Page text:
GREEN BAY, Wis. — Jaire Alexander has always approached things a little differently, and that now includes walking away from $700,000 he could have collected for participating in the Green Bay Packers‘ offseason program.
That wasn’t enough to entice the reigning second-team All-Pro cornerback to attend anything other than this week’s mandatory minicamp.
How much would it have taken to get Alexander to come?
“Man, to come to [the whole] offseason?” he said. “I’d probably say about, I would’ve definitely been here for 10.”
“Yeah,” he confirmed.
Don’t mistake that as indifference.
He actually stayed in Green Bay after the season when many players departed for warmer weather or their hometowns. Then in early April, shortly before the official offseason program began on the 17th of that month, he left town.
Now that he’s back for the mandatory minicamp, he said he’ll stay for part of the summer after everyone leaves for their pre-training camp break.
“This is probably the best time to be here,” Alexander said. “When it’s quiet.”
“I like to be here because I feel like I get the work,” he added. “When no one’s here and it’s quiet, I can go in Lambeau all day … It’s so quiet. You have no choice but to find peace, especially inside the building. Lambeau’s open all day, go out there and meditate, run some stadiums, that’s all.”
It wasn’t like he unplugged while he was gone. He said he watched film of OTA practices on his team-issued iPad.
If Alexander’s decision to stay away had anything to do with the departure of popular secondary coach Jerry Gray, who left for a promotion with the Atlanta Falcons, he would not say — other than to admit he “shed a tear, actually” when Gray departed.
Alexander would have had to attend 84.37% of the offseason program — essentially all but five days — in order to collect the bonus. It was part of the four-year, $84 million contract Alexander signed last May. It did not have a workout bonus for 2022, but he made more than $31 million in salary and signing bonus last season. This season, he was scheduled to make $14 million, but it will now be $700,000 less.
It was tied for the largest offseason workout bonus on the team with tackle David Bakhtiari, who has been a regular attendee.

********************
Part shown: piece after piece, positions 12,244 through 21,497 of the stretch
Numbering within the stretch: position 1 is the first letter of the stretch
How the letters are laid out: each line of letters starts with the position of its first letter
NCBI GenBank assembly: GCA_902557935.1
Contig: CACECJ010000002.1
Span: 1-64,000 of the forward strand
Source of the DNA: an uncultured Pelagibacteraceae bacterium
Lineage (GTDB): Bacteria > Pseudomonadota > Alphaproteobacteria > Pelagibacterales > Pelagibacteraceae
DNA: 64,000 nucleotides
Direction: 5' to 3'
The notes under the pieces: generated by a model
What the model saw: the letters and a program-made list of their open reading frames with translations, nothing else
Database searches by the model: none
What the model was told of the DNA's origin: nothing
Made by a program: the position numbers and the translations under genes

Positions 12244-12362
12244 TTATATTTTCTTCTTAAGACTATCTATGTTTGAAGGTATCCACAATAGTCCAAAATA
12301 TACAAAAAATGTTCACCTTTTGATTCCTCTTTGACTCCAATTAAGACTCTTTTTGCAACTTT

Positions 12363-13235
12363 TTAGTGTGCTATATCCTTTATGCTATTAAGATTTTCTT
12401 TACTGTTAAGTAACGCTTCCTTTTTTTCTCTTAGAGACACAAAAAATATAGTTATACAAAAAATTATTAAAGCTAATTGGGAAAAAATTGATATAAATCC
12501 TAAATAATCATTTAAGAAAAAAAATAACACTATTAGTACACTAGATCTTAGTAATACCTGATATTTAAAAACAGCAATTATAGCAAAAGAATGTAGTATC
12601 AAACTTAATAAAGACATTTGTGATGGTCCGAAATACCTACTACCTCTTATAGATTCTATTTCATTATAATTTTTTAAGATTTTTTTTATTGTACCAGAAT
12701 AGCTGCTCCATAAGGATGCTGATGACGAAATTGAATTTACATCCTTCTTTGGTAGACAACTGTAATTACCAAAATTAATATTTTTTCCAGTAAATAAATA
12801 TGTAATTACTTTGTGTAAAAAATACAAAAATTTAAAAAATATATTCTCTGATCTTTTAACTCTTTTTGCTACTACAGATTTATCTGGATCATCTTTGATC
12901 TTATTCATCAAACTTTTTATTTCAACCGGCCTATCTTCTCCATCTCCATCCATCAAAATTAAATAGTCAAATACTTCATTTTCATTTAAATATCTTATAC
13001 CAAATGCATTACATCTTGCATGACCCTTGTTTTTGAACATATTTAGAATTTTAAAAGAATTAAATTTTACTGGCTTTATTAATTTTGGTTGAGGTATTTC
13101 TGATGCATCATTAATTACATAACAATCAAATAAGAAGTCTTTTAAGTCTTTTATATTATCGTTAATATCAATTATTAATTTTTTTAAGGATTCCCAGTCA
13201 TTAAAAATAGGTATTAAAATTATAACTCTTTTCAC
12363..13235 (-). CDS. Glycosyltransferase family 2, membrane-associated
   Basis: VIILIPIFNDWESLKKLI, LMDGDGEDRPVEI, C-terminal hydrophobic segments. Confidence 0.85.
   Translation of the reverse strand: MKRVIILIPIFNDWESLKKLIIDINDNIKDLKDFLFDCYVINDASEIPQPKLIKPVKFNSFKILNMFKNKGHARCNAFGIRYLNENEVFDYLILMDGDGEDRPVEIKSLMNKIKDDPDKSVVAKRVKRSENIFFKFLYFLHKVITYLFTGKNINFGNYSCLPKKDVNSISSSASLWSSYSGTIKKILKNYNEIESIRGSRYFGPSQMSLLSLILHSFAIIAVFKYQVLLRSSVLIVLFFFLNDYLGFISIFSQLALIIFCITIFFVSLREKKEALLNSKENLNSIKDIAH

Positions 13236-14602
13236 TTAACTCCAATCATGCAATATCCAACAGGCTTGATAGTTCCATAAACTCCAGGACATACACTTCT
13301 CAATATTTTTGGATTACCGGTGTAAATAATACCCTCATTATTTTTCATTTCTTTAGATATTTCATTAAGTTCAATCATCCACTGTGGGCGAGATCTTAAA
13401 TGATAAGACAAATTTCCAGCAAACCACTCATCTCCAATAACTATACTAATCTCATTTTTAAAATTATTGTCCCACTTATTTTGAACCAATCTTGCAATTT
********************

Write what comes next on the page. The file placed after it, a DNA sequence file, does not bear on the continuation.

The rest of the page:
The Packers offseason program starts today. Here are their 16 players who can gain financially from taking part. At least one of them won’t be. pic.twitter.com/fATVBiS3q3
— Rob Demovsky (@RobDemovsky) April 17, 2023
Fellow Packers cornerback Rasul Douglas also skipped the majority of the offseason program and won’t collect a $300,000 workout bonus. Douglas was back at minicamp but did not stop to speak with reporters.
Tuesday’s practice was little more than a jog-through with no full-speed 11-on-11 team periods, but Alexander and Douglas were back with the No. 1 defense, paired with Keisean Nixon as the No. 3/slot cornerback.
“We’ll get a feel for them, and just watching them throughout the individual periods, and kind of see where they’re at, and talk to them and see how they feel,” Packers coach Matt LaFleur said. “But the last thing I want to do is put them in a situation because we don’t know, the assumption is that they’re in great shape and they’re ready to go.”
Despite a disappointing performance by the Packers’ defense last season and questions about whether Joe Barry would return as the coordinator, Alexander was named to the All-Pro second team for the second time in the past three seasons.
“I know what works for me at this point,” Alexander said. “I’m on Year 6, so two Pro Bowls, two All-Pros. I mean, I think I know what I got going on here.”
Why $700K wasn’t enough to get Jaire Alexander to Packers’ OTAs – ESPN – Green Bay Packers Blog